From 2001 to 2015, Washington’s location quotient declined but remained above the national average for the forestry and logging industry.  Washington’s concentration of employment in the forestry and logging industry in 2015 was 9th, behind the top three states of Maine, Oregon, and Mississippi, and it was also behind Idaho (ranked 5th).

Washington’s Concentration of Forestry and Logging Jobs Declined Since Tax Preference Enacted, but Still Above National Average
Line graph shows Washington’s concentration of forestry and logging jobs compared to the three states with the highest concentration of jobs, as well as Oregon and Idaho for the period 2001 through 2014.  Since the preference was enacted in 2006, Washington’s concentration of forestry and logging jobs has dropped from 3.73 to 3.29.  However, it is still above the national average of 1.
Source: JLARC staff analysis of Bureau of Labor Statistics Quarterly Census of Employment and Wages historic data for Calendar Years 2001-2015 for forestry and logging location quotient (NAICS 113).

Location quotients are not available for comparisons with other countries.

Standing Timber REET Exemption (and Preferential B&O Tax)

The preference is meeting its objective of helping Washington’s wood products and timber industry adjust to structural changes in the industry and the stock market.

In response to federal tax changes, a number of large timber companies restructured their companies to separate their timber growing from their extracting and manufacturing activities.  However, this restructuring made standing timber sales from one related entity to another subject to real estate excise tax (REET).  Previously these transactions within a vertically integrated company had not been taxable under REET.

The standing timber REET exemption continued the prior tax treatment that large timber companies had received when their timber growing and harvesting operations were in the same company.  In addition, small timber owners who had previously paid REET on their sales of standing timber were now exempt.  All of these businesses became subject to B&O tax on the sales, stabilizing the amount of tax they pay to be more consistent with the tax treatment before restructuring.

To what extent will continuation of the tax preference contribute to these public policy objectives?

Continuation of the preferential B&O tax rate will continue to reduce the cost of doing business for beneficiaries of the tax preference.  However, it is unclear to what extent continuation of the preference will contribute to retaining good jobs in rural areas or making Washington timber industry businesses competitive nationally or internationally.

Continuing the REET exemption for standing timber sales will continue to provide large timber companies with the same REET tax treatment they received prior to restructuring their companies.  Smaller harvesters that paid REET prior to the preference also will continue to be exempt.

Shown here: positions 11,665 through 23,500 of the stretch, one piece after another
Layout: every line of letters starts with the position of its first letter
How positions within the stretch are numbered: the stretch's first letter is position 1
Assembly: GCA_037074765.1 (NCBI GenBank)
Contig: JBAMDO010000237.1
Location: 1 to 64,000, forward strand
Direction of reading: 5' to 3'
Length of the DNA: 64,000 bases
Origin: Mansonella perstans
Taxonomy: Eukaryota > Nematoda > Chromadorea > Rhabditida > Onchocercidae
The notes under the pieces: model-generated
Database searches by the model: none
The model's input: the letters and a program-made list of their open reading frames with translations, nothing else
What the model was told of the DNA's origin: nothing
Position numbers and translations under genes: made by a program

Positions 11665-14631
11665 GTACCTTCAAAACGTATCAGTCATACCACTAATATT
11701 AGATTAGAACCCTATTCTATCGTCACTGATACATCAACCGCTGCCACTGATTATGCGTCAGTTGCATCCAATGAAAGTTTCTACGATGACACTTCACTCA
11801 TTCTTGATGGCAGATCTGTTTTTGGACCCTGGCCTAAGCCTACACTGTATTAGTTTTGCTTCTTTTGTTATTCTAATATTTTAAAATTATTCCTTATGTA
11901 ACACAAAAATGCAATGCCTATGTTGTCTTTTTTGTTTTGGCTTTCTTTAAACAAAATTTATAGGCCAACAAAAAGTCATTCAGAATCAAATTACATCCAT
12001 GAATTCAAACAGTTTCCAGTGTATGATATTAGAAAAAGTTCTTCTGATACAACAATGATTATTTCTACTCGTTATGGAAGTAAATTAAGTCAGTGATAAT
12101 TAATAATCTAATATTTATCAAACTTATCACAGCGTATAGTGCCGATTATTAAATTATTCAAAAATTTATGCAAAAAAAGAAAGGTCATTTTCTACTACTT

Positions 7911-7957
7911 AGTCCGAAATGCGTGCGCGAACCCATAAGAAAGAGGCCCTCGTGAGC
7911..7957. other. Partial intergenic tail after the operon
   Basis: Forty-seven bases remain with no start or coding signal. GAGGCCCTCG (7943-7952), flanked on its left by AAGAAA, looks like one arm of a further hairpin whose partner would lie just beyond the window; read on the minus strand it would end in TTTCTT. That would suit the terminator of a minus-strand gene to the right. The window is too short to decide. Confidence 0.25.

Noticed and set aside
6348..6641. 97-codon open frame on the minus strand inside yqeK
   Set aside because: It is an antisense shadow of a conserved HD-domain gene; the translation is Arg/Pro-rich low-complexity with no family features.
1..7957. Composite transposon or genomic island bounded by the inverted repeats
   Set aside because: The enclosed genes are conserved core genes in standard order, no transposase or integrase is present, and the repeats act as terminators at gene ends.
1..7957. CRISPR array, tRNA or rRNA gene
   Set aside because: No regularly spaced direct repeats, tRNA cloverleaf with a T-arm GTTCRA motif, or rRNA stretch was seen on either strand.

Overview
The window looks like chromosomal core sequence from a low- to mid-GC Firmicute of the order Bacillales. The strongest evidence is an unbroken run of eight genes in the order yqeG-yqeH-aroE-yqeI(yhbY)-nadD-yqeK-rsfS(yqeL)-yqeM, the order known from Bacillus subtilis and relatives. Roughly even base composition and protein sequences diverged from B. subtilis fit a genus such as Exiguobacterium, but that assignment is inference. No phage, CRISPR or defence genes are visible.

Who are the entities whose state tax liabilities are directly affected by the tax preference?

Direct beneficiaries of the B&O tax preference are businesses involved in extracting timber, and manufacturing, and wholesaling timber, timber products, or wood products. In Fiscal Year 2015, 1,129 businesses used the B&O tax preference.

Direct beneficiaires of the standing timber sales REET preference are businesses that sell standing timber apart from the land for harvest within 30 months.  DOR data indicates 51 businesses used this preference in Fiscal Year 2015.

Since the B&O preference was enacted, businesses that manufacture timber or wood products and that make wholesale sales of timber or wood products that they manufacture have accounted for over approximately 90 percent of the total amount of the value of the tax preference.

Manufacturers and Wholesalers of Timber and Wood Products Historically Make Up Approximately 90% of B&O Tax Preference Savings
Bar chart reflects the breakdown of timber industry tax preference usage by tax classification for Fiscal Years 2007 through 2015.  Historically, manufacturers and wholesalers of timber, timber products, and wood products have accounted for about 90 percent of the B&O tax beneficiary savings per Fiscal Year.
Source: JLARC staff analysis of Department of Revenue tax return data reporting on lines 300-304 for Fiscal Years 2007 through 2015.

What are the past and future tax revenue and economic impacts of the tax preference to the taxpayer and to the government if it is continued?

Preferential Timber and Wood Products B&O Tax Rate

JLARC staff estimate the direct beneficiary savings for the B&O preferential rate are $13.6 million in Fiscal Year 2015 and $30.6 million for the 2017-19 Biennium.

JLARC staff estimated the beneficiary savings by calculating the difference between the general B&O tax rate for extracting, manufacturing, and wholesaling (0.484 percent) and the sum of the preferential B&O tax rate (0.2904 percent) and the surcharge (0.052 percent).

Estimated 2017-19 Direct Beneficiary Savings for Timber and Wood Product Activities B&O Tax Preference

Fiscal Year

Total Taxable Sales

Total Beneficiary Savings

2014

$9,392,640,000

$14,036,000

2015

$9,233,112,000

$13,642,000

2016

$9,806,499,000

$13,886,000

2017

$10,382,286,000

$14,701,000

2018

$10,786,768,000

$15,274,000

2019

$10,856,170,000

$15,372,000

2017-19 Biennium

$21,642,938,000

$30,646,000